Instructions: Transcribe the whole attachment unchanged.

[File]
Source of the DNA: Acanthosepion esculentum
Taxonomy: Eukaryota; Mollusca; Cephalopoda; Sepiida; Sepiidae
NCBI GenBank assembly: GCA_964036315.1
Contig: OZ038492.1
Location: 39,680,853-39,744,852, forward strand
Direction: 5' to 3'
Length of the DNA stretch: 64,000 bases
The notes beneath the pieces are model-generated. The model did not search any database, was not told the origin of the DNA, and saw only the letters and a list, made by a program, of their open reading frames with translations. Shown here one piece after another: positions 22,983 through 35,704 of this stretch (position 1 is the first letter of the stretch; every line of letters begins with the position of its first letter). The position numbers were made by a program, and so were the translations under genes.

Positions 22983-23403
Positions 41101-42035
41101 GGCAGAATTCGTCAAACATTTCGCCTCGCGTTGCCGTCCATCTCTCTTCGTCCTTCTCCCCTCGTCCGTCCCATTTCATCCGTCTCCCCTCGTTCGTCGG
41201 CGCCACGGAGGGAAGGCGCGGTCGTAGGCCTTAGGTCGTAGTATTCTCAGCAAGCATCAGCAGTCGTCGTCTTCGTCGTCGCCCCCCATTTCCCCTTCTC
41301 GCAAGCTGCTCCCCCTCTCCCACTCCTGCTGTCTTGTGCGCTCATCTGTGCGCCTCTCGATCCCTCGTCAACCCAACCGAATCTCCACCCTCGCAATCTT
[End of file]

Source of the DNA: Acanthosepion esculentum
Taxonomy: Eukaryota; Mollusca; Cephalopoda; Sepiida; Sepiidae
NCBI GenBank assembly: GCA_964036315.1
Contig: OZ038492.1
Location: 39,680,853-39,744,852, forward strand
Direction: 5' to 3'
Length of the DNA stretch: 64,000 bases
The notes beneath the pieces are model-generated. The model did not search any database, was not told the origin of the DNA, and saw only the letters and a list, made by a program, of their open reading frames with translations. Shown here one piece after another: positions 22,983 through 35,704 of this stretch (position 1 is the first letter of the stretch; every line of letters begins with the position of its first letter). The position numbers were made by a program, and so were the translations under genes.

Positions 22983-23403
Positions 41101-42035
41101 GGCAGAATTCGTCAAACATTTCGCCTCGCGTTGCCGTCCATCTCTCTTCGTCCTTCTCCCCTCGTCCGTCCCATTTCATCCGTCTCCCCTCGTTCGTCGG
41201 CGCCACGGAGGGAAGGCGCGGTCGTAGGCCTTAGGTCGTAGTATTCTCAGCAAGCATCAGCAGTCGTCGTCTTCGTCGTCGCCCCCCATTTCCCCTTCTC
41301 GCAAGCTGCTCCCCCTCTCCCACTCCTGCTGTCTTGTGCGCTCATCTGTGCGCCTCTCGATCCCTCGTCAACCCAACCGAATCTCCACCCTCGCAATCTT